LAPD: 2002 execution murders tied to Wall Street scheme, stolen jewelry

Los Angeles Times Staff Writer

Los Angeles Police Department detectives believe a mysterious 9-year-old double murder was tied to an elaborate Wall Street ponzi scheme and a plan to sell expensive jewelry.

The killing of the two men on a quiet Studio City street has perplexed detectives, who have been slowly trying to unravel what happened.

Despite initial progress in the case, police said they need more help to close it. They hope it will come in the form of information generated by a $75,000 reward being proposed Friday by Los Angeles City Councilman Paul Krekorian, whose district includes the crime scene.

On Labor Day 2002, a Mercedes-Benz sport utility vehicle was found ablaze on a quiet street in Studio City. Inside were the bullet-riddled bodies of two friends -- nightclub doorman Michael Tardio, 35, and 31-year-old storage business owner Christopher Monson.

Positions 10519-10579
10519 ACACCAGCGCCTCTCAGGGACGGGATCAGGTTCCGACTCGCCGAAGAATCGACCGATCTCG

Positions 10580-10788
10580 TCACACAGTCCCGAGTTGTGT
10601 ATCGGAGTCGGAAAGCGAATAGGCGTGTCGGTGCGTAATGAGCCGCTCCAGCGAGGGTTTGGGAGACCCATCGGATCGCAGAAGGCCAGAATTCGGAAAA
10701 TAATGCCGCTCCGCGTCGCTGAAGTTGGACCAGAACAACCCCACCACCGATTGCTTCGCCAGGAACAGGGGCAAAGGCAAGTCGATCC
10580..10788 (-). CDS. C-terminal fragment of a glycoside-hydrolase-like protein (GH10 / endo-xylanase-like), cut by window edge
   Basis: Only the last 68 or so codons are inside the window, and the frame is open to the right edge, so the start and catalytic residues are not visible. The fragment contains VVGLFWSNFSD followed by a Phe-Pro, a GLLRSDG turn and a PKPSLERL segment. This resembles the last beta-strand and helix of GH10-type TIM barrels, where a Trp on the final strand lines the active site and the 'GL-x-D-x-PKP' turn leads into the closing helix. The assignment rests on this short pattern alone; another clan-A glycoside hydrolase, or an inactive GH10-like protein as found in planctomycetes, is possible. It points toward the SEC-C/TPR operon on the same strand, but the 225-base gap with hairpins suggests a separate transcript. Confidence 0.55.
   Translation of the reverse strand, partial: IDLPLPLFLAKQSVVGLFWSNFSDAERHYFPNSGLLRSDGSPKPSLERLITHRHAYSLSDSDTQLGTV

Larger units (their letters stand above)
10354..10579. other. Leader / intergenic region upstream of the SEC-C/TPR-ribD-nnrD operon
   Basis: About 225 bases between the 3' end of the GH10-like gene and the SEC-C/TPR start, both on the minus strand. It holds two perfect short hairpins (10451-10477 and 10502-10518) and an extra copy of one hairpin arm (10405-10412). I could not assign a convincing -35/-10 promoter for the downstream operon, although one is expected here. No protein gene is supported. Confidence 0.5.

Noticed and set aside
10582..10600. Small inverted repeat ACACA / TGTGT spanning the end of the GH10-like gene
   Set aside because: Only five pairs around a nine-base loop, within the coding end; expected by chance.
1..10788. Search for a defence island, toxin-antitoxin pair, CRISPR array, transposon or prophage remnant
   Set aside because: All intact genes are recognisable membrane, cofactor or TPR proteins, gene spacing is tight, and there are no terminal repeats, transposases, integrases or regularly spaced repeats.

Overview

As they delved into the case, detectives uncovered an intriguing back story that included a Playboy cover model, a $40-million Wall Street investment ponzi scheme and an ill-fated bid by Tardio to sell as much as $700,000 worth of jewelry purchased with ill-gotten proceeds.

Tardio, a former model and nightclub doorman who moved to Los Angeles from New York in 1998, and Monson, an aspiring actor who ran a self-storage business in Culver City, were part of the Hollywood club scene, police said.

It was in that world where Tardio met Sandy Bentley, who with her twin sister, Mandy Bentley, became minor celebrities by appearing on the May 2000 cover of Playboy and dating the magazine’s founder, Hugh Hefner, living with him at his mansion in Holmby Hills in 1999 and 2000.

By the fall of 2002, Sandy Bentley was dating Tardio, whom she persuaded to quietly sell off her cache of jewels, the gift of another former boyfriend, disgraced Wall Street trader Mark Yagalla, police said.


Tardio made several efforts to sell the jewels on behalf of Bentley, who is not a suspect in the case. After those efforts failed, Tardio believed he had found a person to buy the jewelry, which was being claimed by a federally appointed court receiver in connection with the prosecution of Yagalla.

Monson, Tardio’s friend and motorcycle-racing buddy, agreed to join him on the mission, though he had misgivings about the plan, detectives said.